Sometimes I wonder what life would be like if I had a severe disability like having to get around in a wheelchair. While I might have given myself a stable life had I been born with such a disability, personally I don't think such positive thoughts when thinking about if I got a severe disability at this point in my life. For example, if I lost my hearing, my main way of receiving communication from people in my life would be cut off. Learning sign language and lip reading would help, but the disability would be a great inconvenience, especially since most B movies are not close-captioned on TV or on DVD even in this day and age. But it would be even worse if I were blind. I must make a confession - this is one of the potential disabilities that I most dread the thought of. Every so often in my life, I test myself by closing my eyes and trying to get around in the location I happen to be in at the time. I have to admit that when I do so, I can only last several seconds before I can't take it anymore and I have to open my eyes. Sight is very precious to me, and I can't picture in my mind how I would live a life without the power of vision. Part of my inability to not comprehend how I would live a life if I were blind probably comes from the fact that I haven't come across, at least in real life, all that many blind people. When I was in seventh grade, there was a blind girl in my class, though I never really got to know her due to the fact that her lesson plans were different and she didn't interact with the rest of the class that much. The only real direct interaction I've had with a blind person was one day at my job when a blind man came in and I helped him around the store to find the items he wanted to buy. He was upbeat and talkative despite his disability, which was nice to observe, but that brief meeting wasn't enough to convince me that I could be the same in his shoes.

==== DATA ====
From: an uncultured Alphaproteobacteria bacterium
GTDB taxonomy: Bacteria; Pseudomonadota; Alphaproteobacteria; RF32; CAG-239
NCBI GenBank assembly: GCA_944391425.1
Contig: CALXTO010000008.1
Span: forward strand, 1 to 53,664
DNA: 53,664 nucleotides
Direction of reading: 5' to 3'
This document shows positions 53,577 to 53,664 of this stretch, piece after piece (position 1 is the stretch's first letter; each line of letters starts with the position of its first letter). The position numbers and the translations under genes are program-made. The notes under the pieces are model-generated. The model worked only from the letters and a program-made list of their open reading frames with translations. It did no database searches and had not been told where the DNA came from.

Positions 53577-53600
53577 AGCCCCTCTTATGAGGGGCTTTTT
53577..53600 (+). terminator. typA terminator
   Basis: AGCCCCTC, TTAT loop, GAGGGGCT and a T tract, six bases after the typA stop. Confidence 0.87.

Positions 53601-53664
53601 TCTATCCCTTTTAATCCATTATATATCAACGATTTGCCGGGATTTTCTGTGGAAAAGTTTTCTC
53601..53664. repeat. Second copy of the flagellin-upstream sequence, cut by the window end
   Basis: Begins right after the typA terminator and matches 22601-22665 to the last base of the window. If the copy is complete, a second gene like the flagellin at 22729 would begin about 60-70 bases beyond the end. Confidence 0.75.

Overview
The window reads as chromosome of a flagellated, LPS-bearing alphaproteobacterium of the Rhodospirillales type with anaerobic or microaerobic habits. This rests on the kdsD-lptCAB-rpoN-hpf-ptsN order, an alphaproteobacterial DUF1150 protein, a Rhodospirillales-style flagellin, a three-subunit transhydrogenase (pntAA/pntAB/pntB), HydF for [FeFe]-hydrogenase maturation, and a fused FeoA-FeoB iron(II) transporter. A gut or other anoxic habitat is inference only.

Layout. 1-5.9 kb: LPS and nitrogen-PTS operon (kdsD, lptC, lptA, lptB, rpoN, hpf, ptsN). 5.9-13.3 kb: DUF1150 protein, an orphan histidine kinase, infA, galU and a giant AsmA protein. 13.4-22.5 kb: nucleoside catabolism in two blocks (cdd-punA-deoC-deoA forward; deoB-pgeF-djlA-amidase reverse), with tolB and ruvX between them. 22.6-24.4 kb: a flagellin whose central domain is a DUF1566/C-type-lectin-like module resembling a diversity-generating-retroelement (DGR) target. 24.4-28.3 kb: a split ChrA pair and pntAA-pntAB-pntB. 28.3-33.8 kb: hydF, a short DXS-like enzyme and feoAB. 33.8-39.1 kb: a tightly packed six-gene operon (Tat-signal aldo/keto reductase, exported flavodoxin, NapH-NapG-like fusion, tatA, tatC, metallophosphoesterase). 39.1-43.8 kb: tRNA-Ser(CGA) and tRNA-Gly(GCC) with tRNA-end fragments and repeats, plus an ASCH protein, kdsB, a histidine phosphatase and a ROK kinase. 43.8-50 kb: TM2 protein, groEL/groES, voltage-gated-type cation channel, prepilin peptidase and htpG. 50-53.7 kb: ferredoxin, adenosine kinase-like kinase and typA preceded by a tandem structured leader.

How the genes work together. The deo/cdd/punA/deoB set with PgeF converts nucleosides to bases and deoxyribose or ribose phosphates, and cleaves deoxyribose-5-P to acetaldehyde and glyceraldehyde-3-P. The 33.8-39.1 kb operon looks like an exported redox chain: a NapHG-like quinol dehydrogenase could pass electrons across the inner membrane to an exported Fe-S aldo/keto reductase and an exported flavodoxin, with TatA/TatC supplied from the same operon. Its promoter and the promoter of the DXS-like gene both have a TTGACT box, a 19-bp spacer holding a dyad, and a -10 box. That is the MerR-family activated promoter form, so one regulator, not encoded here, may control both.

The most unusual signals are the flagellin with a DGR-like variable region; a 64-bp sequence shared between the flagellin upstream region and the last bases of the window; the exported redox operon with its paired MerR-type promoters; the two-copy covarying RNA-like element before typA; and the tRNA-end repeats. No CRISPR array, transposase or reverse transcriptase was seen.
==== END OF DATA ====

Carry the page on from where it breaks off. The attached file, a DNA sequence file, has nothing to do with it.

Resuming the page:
So as you can probably guess that whenever I see a depiction of the blind in television shows and movies, there is some added extra interest for me. I want to learn how blind people manage to function in this sighted world of ours. That is one reason why I was attracted to the movie Love At First Sight, because the events of the movie are centered around a man who is blind. But there Love At First Sightwas some added interest to the movie. The most intriguing aspect about the movie was that it promised to be a comedy. When you think about it, blind people in movies and television shows are almost always depicted in a straight fashion. This promised atypical viewpoint intrigued me. Another reason the prospect of watching the movie interested me was that it starred Dan Aykroyd in his very first feature film. It's a Canadian film, by the way, and one of the rare ones that isn't reluctant to set its story in Canada. The exact setting seems to be the Canadian province of Ontario, and in the first few minutes we meet the character of Shirley (McDonald), a young woman who doesn't seem to be actively searching for love but stumbles upon it anyway. While window shopping at an antique store, Shirley meets Roy (Aykroyd, Ghostbusters), a blind man who works at the store. When he accidentally breaks some of the antiques while trying to sell them to Shirley, Roy is fired. Shirley walks Roy home, and on the way they get to know each other. In a matter of hours, Shirley has fallen for Roy, and Roy feels fondly of Shirley as well. A relationship starts between the two, and eventually Shirley decides to introduce Roy to her parents. But when she does, she finds out her father (George Murray) is adamant that his daughter won't have a relationship with a blind man. Shirley's grandmother (Mallett), however, sees that her granddaughter is happy with Roy, so she gives them some money so that they can run away together. They head to Niagara Falls, not knowing that Shirley's father is determined to find them and break them apart.